The scene in ground control was somewhat chaotic as the team engaged in a lively debate. Which of the people on the Moonbase should venture out on an important mission? Eventually, the chosen candidate was briefed over a radio link. A hush fell as she donned a helmet and silver suit and cautiously ventured outside for a zero-gravity stroll. Her task was to collect some important objects from a nearby outbuilding.
Ground control directed it all via a radio link and observed progress on the large screen displaying a live relay of crystal-sharp images from the "Moonbase". But any eyes that strayed from the vivid events on the screen could enjoy another perspective. From the windows of the hall at Neston School in Wiltshire they could see their classmate Antonia, dressed in a silver-foil "spacesuit", navigating her way across the playground from the Moonbase - a glittering geodesic dome - to a nearby terrarium. She was one of six children being "Nestonauts" for the afternoon, carrying out a series of experiments in and around the Moonbase. The dome was built last year with pound;35,000 funding from Nesta, the National Endowment for Science, Technology and the Arts. It is one of only three such projects at schools across the UK, all providing a novel way of studying science, technology and a range of other subjects.
Neston's interest in extraterrestrial matters was brought into focus in the summer of 2003 when it became the first UK primary school to talk live to an astronaut aboard the International Space Station. For 20 minutes, a group of pupils quizzed astronaut Ed Lu via the NASA-funded Amateur Radio in Space programme as the station, 321 kilometres out in space, passed over the west of England.
Pupils, teachers and parents interrupted summer holidays and joined villagers in the packed school hall to hear the children quiz the astronaut about life in space, his feelings, what he could see and his plans once he returned to Earth. In the run-up to the event, the school had been studying space topics across the curriculum, but the link-up inspired greater interest and, soon afterwards, one parent, who had been a catalyst in the space chat, alerted them to the dome project.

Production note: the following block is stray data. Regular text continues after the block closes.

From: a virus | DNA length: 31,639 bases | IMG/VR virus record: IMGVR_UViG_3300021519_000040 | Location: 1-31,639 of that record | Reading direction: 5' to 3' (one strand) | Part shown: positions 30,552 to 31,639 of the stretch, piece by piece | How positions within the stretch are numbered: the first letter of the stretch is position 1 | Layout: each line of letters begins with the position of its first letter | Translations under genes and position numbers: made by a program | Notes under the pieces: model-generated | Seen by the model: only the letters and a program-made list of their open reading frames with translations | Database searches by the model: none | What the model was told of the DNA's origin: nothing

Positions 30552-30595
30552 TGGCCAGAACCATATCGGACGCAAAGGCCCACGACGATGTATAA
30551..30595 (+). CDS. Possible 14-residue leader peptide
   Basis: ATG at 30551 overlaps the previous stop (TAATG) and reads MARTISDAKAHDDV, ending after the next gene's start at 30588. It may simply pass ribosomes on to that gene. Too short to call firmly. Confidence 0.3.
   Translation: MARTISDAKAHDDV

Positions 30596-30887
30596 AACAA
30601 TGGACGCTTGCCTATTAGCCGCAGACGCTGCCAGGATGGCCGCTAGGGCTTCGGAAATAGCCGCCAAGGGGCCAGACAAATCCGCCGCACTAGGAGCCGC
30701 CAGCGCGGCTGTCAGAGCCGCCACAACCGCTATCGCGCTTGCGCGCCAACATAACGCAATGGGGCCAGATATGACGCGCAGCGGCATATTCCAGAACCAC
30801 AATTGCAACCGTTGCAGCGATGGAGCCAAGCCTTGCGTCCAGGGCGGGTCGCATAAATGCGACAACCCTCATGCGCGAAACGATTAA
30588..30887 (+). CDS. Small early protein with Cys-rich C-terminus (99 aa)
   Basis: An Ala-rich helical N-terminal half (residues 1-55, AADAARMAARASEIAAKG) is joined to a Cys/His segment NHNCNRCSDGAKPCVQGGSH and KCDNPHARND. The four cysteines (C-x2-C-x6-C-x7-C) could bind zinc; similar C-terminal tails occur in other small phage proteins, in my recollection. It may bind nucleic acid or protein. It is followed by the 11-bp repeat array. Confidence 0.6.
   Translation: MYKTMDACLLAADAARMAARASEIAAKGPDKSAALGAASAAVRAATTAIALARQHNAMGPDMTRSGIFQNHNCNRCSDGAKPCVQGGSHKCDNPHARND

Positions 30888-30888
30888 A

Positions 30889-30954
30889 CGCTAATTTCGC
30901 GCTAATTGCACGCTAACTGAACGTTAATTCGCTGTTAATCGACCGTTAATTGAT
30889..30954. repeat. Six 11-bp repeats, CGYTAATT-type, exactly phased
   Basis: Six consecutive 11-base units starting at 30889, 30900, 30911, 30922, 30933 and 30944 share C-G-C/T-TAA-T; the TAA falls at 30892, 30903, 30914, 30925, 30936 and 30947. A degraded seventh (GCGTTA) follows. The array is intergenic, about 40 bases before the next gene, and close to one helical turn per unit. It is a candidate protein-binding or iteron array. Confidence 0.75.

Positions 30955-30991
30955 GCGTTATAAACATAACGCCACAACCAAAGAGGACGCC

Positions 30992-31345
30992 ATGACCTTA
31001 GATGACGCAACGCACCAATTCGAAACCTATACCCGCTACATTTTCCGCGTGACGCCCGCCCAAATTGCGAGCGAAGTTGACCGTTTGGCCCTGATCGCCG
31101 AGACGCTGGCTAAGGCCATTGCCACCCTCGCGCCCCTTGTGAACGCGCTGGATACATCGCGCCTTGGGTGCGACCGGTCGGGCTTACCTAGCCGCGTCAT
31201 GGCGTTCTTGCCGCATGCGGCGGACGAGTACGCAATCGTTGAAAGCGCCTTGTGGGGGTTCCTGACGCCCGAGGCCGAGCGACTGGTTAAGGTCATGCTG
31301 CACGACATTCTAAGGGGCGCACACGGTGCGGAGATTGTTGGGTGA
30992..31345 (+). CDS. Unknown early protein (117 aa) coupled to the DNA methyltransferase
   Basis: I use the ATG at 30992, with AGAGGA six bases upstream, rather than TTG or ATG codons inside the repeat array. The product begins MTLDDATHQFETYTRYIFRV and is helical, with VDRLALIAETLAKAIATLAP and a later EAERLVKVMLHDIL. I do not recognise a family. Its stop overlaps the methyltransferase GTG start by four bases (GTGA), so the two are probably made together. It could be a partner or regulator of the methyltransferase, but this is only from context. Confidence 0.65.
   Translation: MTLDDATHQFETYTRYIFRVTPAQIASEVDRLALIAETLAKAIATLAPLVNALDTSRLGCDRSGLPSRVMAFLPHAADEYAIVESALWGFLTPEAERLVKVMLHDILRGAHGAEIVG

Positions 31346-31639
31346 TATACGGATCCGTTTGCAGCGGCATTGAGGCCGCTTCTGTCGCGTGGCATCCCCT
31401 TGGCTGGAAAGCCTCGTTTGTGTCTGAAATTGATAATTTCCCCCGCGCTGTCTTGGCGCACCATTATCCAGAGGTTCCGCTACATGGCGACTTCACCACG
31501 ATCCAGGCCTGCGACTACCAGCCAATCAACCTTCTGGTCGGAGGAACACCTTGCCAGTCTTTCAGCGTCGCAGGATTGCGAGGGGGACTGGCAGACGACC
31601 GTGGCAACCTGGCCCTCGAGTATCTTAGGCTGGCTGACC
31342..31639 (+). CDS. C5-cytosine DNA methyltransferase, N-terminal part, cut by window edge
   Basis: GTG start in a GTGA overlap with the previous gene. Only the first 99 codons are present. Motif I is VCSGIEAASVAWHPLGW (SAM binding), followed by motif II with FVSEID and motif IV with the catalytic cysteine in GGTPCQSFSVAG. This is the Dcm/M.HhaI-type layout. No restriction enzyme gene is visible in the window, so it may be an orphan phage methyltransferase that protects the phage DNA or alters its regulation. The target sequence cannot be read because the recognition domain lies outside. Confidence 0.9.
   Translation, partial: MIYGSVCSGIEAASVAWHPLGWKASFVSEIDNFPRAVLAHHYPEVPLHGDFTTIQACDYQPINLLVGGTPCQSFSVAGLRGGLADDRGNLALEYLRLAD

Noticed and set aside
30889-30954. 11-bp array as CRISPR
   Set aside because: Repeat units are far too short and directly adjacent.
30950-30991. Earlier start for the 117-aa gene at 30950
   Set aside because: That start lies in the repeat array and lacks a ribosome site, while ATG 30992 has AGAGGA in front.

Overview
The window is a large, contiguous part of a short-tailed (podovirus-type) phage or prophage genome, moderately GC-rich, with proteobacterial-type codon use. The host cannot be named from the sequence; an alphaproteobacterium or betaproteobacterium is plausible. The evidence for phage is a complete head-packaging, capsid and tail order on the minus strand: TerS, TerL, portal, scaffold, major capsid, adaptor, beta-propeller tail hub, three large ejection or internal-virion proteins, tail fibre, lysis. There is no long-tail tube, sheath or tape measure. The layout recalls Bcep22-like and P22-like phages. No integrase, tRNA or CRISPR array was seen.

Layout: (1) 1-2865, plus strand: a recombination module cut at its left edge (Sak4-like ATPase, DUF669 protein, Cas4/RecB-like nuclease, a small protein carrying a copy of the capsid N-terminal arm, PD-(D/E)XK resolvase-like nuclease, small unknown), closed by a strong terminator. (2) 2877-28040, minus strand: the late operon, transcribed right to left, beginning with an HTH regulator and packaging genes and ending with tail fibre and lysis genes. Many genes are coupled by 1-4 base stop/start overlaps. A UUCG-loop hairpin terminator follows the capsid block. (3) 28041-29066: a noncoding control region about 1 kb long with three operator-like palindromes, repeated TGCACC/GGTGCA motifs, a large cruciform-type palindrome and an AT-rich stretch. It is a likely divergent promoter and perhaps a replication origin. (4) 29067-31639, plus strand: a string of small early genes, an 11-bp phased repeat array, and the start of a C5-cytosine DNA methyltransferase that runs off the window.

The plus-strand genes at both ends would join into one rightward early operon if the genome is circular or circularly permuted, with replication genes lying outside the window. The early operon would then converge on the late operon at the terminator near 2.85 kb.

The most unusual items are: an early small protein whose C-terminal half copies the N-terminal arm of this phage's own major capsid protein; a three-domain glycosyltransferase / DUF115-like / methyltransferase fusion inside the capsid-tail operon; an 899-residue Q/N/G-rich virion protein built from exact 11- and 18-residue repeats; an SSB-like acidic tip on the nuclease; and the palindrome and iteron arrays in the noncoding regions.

They applied to Nesta for a grant to build the dome and buy the necessary electronic and computer equipment to get it up and running. The building, based on Buckminster Fuller's classic design, is big enough to house a whole class for lessons on science, technology, and even art, and is used regularly by the school's 150 pupils. Rachel Riley, chair of governors, says: "The aim of the project is to create a learning facility, to experiment, play and inspire."
Headteacher Linda Davies is welcoming visitors from other schools to see the dome in use. "Difficult concepts can be grasped easily if pupils can see and interact with complex objects. They are literally brought to life,"
she says. "Schools face difficulties in bringing science and engineering into the classroom. Through Nestonauts we have found new and innovative ways of engaging pupils in 21st-century technology.
"Rather than being confined to the classroom, and being told what might happen, we wanted pupils to have the chance to find out for themselves.
Most people find it easier to learn when they have had the opportunity to be hands-on, and certainly, they are more likely to remember it if they have done it for themselves."
The pupils' zest for the afternoon's adventures around the Moonbase was obvious. Everyone in the hall joined in. The theme was teamwork and, by means of the webcam and radio link-up, the children in the hall guided and instructed their classmates in the dome through a range of tasks and experiments that required members of the small Moonbase team to use different skills. Senior classroom teacher Stephen Heal borrowed reality TV techniques, getting the children to vote on who should take part in various exercises, who should be rewarded for their efforts and who should get the lion's share of the chocolate buttons Antonia retrieved in her Moonwalk.
The dome is very much a project in progress. The webcam inside the dome now links directly to classrooms rather than the school hall. It means that children can use control technology to determine what happens inside the dome, says Stephen Heal. "The next stage will be developing the technology so that we can control it by the internet from anywhere in the world."
And the children are involved in building and developing some of the elements. Pupils have constructed willow tunnel walkways, such as those linking the dome to the terrarium and to a pond nearby. A bird-watching hide with a camera has also been created.
A five-pointed sensory star garden features plants illustrating the five senses and will include raised features so that pupils with special needs can also enjoy it.
The project has brought scientific experimentation to the heart of the curriculum, with children "trying to model what it would be like be on the Moon if mankind were there," says Stephen Heal.
Neston's interest in space is not confined to Moon-walking. They became the first school in Britain to establish links to the new Geosat weather satellite. Every 15 minutes it transmits real-time images of Earth and the school can download these, free of charge, to investigate weather patterns, land masses and a host of other data. They have already studied the terrain in Kenya, where they're linked to a school near Lake Victoria. The image resolution from the satellite is so powerful they can see buildings and large crowds of people on the ground.
l The Solardome Industries site provides full details of special educational pricing and possible sources of funding. Prices start at pound;4,590 (inc VAT). Delivery costs up to pound;300 and installation starts at pound;880. A range of extras and other variable is available.
Tel: 0845 450 2155 www.solardome.co.uk
* Nesta supports creative learning projects. www.nesta.org.uklearning